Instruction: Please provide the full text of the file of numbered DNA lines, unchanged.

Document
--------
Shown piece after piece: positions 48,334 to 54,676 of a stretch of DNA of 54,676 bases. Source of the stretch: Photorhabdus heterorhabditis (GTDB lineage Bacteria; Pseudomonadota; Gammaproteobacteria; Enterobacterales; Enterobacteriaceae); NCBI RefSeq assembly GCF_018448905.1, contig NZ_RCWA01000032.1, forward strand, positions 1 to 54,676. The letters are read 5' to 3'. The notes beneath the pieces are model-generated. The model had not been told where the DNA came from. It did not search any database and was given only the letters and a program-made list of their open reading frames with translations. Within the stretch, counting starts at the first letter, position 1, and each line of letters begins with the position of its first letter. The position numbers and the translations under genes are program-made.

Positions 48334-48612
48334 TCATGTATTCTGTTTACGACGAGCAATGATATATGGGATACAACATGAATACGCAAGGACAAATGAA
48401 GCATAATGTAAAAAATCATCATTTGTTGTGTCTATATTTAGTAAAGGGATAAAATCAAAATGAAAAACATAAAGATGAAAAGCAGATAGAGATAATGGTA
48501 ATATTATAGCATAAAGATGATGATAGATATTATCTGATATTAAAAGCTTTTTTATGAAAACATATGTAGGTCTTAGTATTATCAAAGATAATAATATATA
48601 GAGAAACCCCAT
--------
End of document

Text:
Shown piece after piece: positions 48,334 to 54,676 of a stretch of DNA of 54,676 bases. Source of the stretch: Photorhabdus heterorhabditis (GTDB lineage Bacteria; Pseudomonadota; Gammaproteobacteria; Enterobacterales; Enterobacteriaceae); NCBI RefSeq assembly GCF_018448905.1, contig NZ_RCWA01000032.1, forward strand, positions 1 to 54,676. The letters are read 5' to 3'. The notes beneath the pieces are model-generated. The model had not been told where the DNA came from. It did not search any database and was given only the letters and a program-made list of their open reading frames with translations. Within the stretch, counting starts at the first letter, position 1, and each line of letters begins with the position of its first letter. The position numbers and the translations under genes are program-made.

Positions 48334-48612
48334 TCATGTATTCTGTTTACGACGAGCAATGATATATGGGATACAACATGAATACGCAAGGACAAATGAA
48401 GCATAATGTAAAAAATCATCATTTGTTGTGTCTATATTTAGTAAAGGGATAAAATCAAAATGAAAAACATAAAGATGAAAAGCAGATAGAGATAATGGTA
48501 ATATTATAGCATAAAGATGATGATAGATATTATCTGATATTAAAAGCTTTTTTATGAAAACATATGTAGGTCTTAGTATTATCAAAGATAATAATATATA
48601 GAGAAACCCCAT